So Detroit to London in Delta business class using KE miles costs 80,000 miles and $546.59. Delta?
So Delta costs 140,000 miles and $260.66. So again, are 60,000 Delta miles/MR worth $285.93 to you?
To me, there’s no right or wrong answer here, but this definitely puts Korean Air on my radar in terms of options to Europe.
One Korean Air award ticket fuel surcharge example to Asia on partners
One award redemption that had Gary Leff downright chagrined was LAX-PVG. I didn’t search this route for my original post but I let curiosity get the best of me so I figured I’d share. Here’s LAX-PVG outbound on Delta:
PVG-LAX return on Delta:
I included both options since the rage revolves around how it costs 15,000 extra miles on partner airlines (justified rage). Anyway, this flight costs anywhere from 160,000 Delta miles and $220 to 190,000 Delta miles and $350.
On Korean Air:
The equivalent flights on Delta would cost 175,000 miles and $220. So in this case, are 20,000 Delta miles worth $200 to you? Again, just presenting the data (though in this case I personally would go Delta. But if only partners were available, KE becomes very attractive).
One Korean Air stopover example
I did mention that Korean Air offered the stopover benefit, so I wanted to share one example of how great that can be. I took a look at BOS-CDG // CDG-LHR (stopover) / LHR-BOS. Basically, visiting both Paris and London.
The itinerary looks like this on Delta:
These flights cost 165,000 miles and $327.76. You need to pay an extra 25,000 for the business class leg between Paris and London since Delta no longer allows stopovers. Same itinerary on Korean Air?
Booking the same flights on Korean Air cost 80,000 Korean Air miles and $701.24. So this time, we’re talking 85,000 Delta miles/Membership Rewards points for $373.48. A clear and present value? In my mind, yes, but do what works best for you and your family.
Korean Air award ticket fuel surcharges really came out lower than I had expected. They are still at that level that would make me need to make some hard decisions, but it’s great to have another option to get to Europe, especially from the East Coast. Yes, Delta’s unpredictability sucks, but I find little use whining about it these days.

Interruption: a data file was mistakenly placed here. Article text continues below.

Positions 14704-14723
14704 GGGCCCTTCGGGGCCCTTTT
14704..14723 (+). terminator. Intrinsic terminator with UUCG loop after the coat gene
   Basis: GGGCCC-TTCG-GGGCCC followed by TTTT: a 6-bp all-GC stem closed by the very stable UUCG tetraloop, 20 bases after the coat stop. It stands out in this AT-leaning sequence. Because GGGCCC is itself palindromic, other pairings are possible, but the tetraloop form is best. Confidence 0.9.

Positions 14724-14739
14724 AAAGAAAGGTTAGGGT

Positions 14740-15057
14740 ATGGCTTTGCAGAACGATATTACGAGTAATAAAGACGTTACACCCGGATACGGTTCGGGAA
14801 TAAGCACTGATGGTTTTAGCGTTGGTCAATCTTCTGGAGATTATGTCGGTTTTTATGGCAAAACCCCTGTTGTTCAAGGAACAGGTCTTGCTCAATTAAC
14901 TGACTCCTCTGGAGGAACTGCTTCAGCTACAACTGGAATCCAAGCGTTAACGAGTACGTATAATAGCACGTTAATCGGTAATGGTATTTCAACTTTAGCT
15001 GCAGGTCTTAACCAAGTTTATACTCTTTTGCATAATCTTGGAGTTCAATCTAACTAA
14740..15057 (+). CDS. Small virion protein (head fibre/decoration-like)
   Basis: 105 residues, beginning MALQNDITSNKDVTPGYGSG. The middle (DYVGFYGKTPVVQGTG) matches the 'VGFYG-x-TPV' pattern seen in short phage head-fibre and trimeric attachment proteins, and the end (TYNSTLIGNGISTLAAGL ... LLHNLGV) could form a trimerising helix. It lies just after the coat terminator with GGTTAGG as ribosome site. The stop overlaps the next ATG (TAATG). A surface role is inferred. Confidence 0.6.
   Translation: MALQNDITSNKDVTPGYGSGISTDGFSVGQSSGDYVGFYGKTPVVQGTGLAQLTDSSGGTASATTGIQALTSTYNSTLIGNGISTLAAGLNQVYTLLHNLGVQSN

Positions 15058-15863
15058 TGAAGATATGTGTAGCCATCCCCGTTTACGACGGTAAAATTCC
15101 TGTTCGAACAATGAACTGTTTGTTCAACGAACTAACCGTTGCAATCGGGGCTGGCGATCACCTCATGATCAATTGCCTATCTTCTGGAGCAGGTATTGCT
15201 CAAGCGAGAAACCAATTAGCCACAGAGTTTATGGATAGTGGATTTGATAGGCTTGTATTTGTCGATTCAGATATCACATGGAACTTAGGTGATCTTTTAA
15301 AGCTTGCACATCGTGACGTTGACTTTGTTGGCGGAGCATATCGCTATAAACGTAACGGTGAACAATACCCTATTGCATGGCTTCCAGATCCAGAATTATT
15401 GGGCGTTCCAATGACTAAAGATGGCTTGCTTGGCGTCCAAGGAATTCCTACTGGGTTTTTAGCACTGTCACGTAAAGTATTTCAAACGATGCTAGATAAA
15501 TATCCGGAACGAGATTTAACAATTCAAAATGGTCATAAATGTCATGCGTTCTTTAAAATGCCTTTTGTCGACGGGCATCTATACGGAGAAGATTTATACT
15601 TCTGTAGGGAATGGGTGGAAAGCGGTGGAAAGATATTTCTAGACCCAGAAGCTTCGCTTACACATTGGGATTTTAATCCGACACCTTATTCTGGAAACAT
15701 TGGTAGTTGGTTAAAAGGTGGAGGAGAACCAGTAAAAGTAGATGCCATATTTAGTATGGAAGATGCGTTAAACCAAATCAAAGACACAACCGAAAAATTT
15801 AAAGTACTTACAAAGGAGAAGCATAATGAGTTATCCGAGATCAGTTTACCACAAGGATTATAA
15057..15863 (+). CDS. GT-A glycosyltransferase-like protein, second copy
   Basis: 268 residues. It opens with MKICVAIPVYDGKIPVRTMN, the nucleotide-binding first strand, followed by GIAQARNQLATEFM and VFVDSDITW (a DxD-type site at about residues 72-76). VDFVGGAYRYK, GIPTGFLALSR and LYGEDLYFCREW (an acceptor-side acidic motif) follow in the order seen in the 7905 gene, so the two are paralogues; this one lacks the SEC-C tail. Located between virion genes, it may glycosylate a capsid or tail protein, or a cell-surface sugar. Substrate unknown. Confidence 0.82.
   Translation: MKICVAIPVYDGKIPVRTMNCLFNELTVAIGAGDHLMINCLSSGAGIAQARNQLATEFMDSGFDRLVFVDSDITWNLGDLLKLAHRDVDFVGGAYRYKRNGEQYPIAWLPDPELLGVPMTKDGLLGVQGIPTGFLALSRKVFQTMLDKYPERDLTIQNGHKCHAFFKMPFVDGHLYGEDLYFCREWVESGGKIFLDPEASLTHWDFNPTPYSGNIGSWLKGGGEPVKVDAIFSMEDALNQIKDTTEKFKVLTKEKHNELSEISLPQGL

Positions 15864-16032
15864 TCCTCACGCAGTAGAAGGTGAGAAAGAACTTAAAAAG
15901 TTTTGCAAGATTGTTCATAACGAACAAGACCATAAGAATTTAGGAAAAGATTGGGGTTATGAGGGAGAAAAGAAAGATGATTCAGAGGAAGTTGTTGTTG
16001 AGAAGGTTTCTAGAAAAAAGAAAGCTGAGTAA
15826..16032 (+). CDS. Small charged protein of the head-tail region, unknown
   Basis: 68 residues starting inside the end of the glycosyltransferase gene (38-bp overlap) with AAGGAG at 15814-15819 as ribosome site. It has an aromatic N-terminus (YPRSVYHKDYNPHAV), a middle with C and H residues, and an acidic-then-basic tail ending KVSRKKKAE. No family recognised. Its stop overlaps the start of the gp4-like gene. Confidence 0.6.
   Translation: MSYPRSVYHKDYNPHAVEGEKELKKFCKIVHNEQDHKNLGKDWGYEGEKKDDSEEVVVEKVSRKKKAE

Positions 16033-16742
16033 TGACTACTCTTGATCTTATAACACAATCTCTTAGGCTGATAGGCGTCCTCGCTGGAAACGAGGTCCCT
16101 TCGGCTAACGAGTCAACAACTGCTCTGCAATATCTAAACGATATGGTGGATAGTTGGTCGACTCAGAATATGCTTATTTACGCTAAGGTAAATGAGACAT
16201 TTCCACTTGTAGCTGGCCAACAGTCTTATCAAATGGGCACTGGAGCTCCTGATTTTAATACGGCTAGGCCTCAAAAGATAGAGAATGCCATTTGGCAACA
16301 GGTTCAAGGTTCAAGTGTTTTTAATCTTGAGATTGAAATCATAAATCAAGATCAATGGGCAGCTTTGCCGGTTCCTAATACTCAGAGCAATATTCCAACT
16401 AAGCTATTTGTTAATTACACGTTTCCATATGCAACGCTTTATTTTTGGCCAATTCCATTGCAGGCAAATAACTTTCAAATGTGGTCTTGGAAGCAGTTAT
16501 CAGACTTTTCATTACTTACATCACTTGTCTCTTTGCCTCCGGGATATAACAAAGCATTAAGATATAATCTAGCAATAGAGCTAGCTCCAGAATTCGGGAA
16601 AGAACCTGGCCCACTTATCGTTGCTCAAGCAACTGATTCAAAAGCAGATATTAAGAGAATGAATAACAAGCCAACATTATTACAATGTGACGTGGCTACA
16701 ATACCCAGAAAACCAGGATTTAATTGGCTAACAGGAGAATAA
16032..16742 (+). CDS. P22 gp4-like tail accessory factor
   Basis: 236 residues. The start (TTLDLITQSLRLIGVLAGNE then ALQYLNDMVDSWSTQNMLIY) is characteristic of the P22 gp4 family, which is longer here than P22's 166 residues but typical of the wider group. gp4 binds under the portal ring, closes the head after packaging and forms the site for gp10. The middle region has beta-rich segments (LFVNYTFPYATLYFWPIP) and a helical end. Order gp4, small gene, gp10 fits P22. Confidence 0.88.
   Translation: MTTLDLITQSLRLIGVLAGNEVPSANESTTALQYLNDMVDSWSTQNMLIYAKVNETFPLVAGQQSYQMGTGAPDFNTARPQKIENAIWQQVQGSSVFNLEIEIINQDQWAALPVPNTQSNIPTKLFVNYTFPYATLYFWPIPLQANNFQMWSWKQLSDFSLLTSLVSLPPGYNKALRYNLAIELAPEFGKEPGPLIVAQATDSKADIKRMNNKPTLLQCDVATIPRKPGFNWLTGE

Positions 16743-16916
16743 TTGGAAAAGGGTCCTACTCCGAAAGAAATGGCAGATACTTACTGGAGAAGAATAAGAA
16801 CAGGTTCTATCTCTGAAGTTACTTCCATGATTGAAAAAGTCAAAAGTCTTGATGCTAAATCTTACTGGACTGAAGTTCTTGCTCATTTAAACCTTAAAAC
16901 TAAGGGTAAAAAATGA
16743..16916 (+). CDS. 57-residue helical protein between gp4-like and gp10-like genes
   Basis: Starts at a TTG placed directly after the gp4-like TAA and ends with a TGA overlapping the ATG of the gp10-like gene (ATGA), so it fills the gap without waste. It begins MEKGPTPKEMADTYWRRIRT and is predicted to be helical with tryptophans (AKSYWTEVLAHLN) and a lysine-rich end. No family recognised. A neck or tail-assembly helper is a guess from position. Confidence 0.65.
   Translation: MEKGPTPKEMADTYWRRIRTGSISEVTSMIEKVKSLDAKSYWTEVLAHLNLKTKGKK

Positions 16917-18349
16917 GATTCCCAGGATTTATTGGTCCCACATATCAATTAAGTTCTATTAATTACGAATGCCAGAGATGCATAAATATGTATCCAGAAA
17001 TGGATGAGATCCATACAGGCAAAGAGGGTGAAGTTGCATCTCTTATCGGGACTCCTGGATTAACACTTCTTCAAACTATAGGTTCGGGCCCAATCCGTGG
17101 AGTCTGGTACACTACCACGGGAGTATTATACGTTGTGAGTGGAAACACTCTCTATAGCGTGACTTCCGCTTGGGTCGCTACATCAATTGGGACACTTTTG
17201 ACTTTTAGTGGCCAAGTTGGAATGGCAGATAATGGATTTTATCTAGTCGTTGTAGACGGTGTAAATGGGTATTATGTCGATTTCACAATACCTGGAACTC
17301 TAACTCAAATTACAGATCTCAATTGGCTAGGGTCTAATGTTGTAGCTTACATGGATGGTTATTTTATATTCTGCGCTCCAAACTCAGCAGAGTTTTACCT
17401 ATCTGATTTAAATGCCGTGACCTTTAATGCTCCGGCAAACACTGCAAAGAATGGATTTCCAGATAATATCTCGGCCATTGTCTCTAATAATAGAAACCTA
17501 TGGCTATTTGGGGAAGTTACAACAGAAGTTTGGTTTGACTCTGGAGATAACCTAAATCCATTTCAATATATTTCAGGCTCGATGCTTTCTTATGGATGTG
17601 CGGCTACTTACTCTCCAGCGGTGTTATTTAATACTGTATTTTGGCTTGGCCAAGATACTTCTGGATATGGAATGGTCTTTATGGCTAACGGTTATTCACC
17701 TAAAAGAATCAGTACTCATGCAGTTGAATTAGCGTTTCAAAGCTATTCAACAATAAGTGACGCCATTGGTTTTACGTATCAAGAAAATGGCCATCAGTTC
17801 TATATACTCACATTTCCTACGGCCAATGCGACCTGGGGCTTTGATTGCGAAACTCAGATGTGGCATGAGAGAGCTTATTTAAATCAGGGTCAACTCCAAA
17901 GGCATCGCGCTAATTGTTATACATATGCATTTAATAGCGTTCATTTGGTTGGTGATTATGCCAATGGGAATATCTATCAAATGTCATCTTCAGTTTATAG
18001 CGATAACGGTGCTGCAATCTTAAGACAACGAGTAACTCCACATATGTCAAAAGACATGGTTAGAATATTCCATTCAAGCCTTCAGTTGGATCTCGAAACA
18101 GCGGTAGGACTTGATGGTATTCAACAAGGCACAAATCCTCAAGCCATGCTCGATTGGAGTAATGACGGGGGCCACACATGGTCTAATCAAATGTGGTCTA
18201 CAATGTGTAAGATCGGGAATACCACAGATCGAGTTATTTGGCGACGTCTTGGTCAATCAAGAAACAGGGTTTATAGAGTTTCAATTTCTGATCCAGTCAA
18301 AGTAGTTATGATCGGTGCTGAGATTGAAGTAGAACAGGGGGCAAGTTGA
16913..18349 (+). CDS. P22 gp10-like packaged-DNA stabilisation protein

Instead, I encourage you to leverage their decent award space and book with other partners. I used to think that Virgin Atlantic and Flying Blue were the only viably realistic ones, but looking at the sizable yet not exorbitant Korean Air award ticket fuel surcharges, now I’ve got a third option. And so do you! Now if you’ll excuse me, I need to write another post to schedule for vacation. Thanks for nothing, Delta!
Never miss a post! Subscribe and receive and e-mail for new posts from asthejoeflies. Also, follow our family adventures on Twitter, Facebook, and Instagram.
Featured image courtesy of Pixabay
Does Korean have different rules for flying on Skyteam carriers than flying only on Korean metal? I flew one way IAD to ICN earlier this year in Korean first. I assume you are correct but just want to confirm.
Yeah I called to confirm last night. Too bad
Timely article as 1) I’m exploring a summer trip with our infant 2) I’m out of MSP (DL hub) 3) I have UR to burn that I can transfer to Korean. So as I search on DL for biz class award space that can be booked with Skypass miles 70.000 is the award level I should be looking for? If so, I’m having terrible luck finding many options from FCO, MXP, CDG, AMS, etc.
I think if it’s partner awards (like Air France) it will show as 87.5K, they have that new dynamic award pricing for partners.
What I’d suggest is creating your family accounts in Korean Air and searching on there. Whatever space they see on there you can book for sure. Don’t need to transfer miles until you find something you like. Another thing you can do is check from BOS, which generally has good space, or DTW which looked pretty good when I wrote this a few weeks ago. Then figure out a way to get there. Possibly you could still save money that way.